Mississippi rice growers have yet to get a quarter of their crop planted but have started May in a holding pattern as rain across the Mid South has forced many growers from their fields.
Brandon-based AgFax Media reported Thursday that more cold weather heading into the region will further delay emergence where rice has been planted in the last several days. This last rain actually came out of the south and gave farmers in the upper Delta as much as an additional day to stay in the field compared to growers in the lower Delta,” Owen Taylor, AgFax editor, reported in a bulletin.
Taylor said that based on rainfall accumulation much of the region received at least some rain Thursday.
“The rain pretty much terminated corn planting in the Delta’s rice country except maybe in cases where growers are locked into contracts and will have to plant into May,” Taylor said,
A good deal of uncertainty still exists about what people will finally plant – rice, cotton, soybeans, grain sorghum? “Several of our contacts this week said that they can’t remember a season with so much uncertainty about crop mixes this last in the spring,” Taylor reported.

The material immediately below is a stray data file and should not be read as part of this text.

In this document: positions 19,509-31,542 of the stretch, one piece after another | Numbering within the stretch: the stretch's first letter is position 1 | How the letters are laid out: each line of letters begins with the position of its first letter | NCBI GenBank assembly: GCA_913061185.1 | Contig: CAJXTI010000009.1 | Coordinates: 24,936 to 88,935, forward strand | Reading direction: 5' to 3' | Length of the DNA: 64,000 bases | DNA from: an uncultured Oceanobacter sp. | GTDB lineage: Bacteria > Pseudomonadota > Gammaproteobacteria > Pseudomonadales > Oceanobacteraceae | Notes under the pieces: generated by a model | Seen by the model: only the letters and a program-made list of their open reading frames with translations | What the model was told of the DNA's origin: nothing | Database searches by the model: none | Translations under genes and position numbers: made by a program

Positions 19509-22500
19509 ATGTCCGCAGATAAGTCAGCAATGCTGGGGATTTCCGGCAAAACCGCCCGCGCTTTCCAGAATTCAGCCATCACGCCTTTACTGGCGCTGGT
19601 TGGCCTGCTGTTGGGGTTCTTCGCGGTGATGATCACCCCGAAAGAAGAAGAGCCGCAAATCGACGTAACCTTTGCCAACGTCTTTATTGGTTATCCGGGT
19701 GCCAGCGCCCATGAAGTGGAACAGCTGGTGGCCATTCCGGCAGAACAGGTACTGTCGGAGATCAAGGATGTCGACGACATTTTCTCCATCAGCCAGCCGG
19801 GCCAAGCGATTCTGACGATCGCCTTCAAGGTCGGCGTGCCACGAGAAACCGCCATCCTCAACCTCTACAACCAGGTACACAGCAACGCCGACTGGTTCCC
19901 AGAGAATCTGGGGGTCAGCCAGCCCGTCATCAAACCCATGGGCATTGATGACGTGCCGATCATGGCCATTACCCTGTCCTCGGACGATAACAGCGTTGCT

The AgFax bulletin noted that Tim Walker, a rice research professor at Stoneville, reported the rice that’s up is progressing slowly. “I’ve gotten calls from folks who are starting to put a little starter fertilizer on it,” Walker said.
“Based on some calls, more people want to kill corn that didn’t make enough of a stand and are asking about knocking down rows and planting rice. I told one consultant who brought this up that how well rice does at this point will partly depend on whether we miss extremely high temperatures during pollination.”
Walker noted that the U.S. Department of Agriculture has Mississippi’s rice crop at less than 20 percent planted.